The result is a heavy focus on “cross platform” solutions that run on many different platforms. Which is, in my opinion, a big win for everyone.
Was there a specific event that led you guys to come up with doing an online tech show? i.e, were you high school best friends, we’re you both programming your first line of code at age 4?
We – my co-host and I – started the Linux Action Show (which led to the formation of the Jupiter Broadcasting network) simply because there was nothing like it and, we felt it needed to exist. And we, quite pompously, decided we were just the guys to do it.
Luckily the two of us come from different tech backgrounds; I myself being a software developer by trade, and my co-host being a server admin. This allows us to talk about all of the various topics from two different, but complimentary, points of view.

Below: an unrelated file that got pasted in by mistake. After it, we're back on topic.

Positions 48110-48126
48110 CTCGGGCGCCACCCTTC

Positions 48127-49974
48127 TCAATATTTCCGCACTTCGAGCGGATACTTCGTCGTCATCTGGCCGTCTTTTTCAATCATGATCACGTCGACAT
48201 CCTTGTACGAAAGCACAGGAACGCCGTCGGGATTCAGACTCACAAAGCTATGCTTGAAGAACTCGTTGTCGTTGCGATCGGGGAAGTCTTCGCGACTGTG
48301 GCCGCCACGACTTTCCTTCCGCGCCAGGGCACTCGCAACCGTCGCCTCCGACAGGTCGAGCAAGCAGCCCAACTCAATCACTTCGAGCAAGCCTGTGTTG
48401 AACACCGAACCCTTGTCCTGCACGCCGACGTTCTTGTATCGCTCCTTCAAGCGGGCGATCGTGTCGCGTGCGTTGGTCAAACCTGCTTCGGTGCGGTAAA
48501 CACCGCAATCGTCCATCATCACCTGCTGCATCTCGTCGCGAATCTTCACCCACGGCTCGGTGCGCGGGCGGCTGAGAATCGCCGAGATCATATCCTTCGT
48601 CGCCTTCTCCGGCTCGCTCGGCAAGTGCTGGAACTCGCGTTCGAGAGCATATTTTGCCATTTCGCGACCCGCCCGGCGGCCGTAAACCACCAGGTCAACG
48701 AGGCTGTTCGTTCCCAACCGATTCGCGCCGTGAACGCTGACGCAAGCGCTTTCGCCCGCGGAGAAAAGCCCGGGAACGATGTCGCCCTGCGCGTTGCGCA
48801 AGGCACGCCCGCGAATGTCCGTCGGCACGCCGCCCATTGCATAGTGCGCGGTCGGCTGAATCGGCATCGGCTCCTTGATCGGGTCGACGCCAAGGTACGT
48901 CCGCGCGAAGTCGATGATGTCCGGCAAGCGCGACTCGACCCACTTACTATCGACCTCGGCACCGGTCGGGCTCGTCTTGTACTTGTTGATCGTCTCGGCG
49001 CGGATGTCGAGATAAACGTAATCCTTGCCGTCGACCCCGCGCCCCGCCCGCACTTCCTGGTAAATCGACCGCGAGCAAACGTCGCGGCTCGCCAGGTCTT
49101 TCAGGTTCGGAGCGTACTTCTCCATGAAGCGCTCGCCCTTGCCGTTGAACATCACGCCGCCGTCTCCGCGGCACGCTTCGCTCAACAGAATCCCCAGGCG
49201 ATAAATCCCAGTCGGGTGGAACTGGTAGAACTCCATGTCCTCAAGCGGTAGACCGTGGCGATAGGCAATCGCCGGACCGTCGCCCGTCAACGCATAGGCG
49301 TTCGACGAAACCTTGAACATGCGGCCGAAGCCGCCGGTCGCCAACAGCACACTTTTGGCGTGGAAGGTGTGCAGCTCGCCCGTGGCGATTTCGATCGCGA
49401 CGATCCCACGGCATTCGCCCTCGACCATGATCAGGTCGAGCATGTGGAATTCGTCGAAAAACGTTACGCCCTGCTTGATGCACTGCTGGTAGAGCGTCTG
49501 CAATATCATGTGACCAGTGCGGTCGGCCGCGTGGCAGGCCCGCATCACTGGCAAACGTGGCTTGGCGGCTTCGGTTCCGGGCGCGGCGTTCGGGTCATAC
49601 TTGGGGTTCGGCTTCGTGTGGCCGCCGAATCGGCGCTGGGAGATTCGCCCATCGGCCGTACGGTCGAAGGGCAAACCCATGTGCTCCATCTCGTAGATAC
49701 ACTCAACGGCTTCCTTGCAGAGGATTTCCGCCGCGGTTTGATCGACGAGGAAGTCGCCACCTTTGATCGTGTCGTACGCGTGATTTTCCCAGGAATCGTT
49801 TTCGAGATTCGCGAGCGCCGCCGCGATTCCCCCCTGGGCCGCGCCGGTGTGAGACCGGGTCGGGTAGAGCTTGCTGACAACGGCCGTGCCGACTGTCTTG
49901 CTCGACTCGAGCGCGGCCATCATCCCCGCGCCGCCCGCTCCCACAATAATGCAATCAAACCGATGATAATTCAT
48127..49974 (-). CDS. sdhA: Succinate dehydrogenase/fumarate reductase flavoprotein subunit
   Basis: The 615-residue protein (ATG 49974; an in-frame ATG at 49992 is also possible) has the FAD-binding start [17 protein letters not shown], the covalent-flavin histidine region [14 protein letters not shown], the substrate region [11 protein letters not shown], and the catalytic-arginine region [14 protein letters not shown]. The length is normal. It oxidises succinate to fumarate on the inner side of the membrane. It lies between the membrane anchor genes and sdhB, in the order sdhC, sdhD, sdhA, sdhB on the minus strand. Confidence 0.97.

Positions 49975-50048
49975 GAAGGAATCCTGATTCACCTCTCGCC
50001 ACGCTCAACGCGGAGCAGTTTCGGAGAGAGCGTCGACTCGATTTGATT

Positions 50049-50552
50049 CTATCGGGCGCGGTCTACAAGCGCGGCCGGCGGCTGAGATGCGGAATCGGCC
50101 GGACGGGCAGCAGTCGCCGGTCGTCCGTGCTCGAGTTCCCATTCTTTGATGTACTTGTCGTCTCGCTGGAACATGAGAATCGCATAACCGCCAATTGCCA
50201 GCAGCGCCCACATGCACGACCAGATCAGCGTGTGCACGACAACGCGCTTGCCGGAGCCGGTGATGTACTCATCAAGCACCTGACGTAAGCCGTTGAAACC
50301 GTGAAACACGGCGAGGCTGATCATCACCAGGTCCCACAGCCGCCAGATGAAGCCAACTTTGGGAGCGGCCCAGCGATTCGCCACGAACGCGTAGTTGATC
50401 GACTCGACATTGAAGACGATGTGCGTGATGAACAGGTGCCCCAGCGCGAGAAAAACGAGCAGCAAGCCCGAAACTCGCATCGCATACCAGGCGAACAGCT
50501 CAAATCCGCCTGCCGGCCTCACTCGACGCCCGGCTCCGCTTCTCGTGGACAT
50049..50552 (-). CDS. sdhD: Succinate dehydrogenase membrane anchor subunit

Do you have a production checklist to use before the shows go live?
Oh heavens yes.
Over the years we’ve learned a lot of hard lessons. I’m pretty sure we’ve made every newbie mistake in the book when it comes to audio and video production — resulting in many episodes of our early shows that were simply unusable.
But we kept at it. And, nowadays, our process for producing, recording, editing and distributing a show is pretty well streamlined. We have a physical checklist, as well as a mental list of all of our past screw-ups, that keeps things running smoothly. When we started, neither of us had any background in production, so we’ve earned our chops as we went.
Do you have any advice you would give for someone who wanted to produce their own online show i.e, challenges, considerations, equipment purchase recommendations?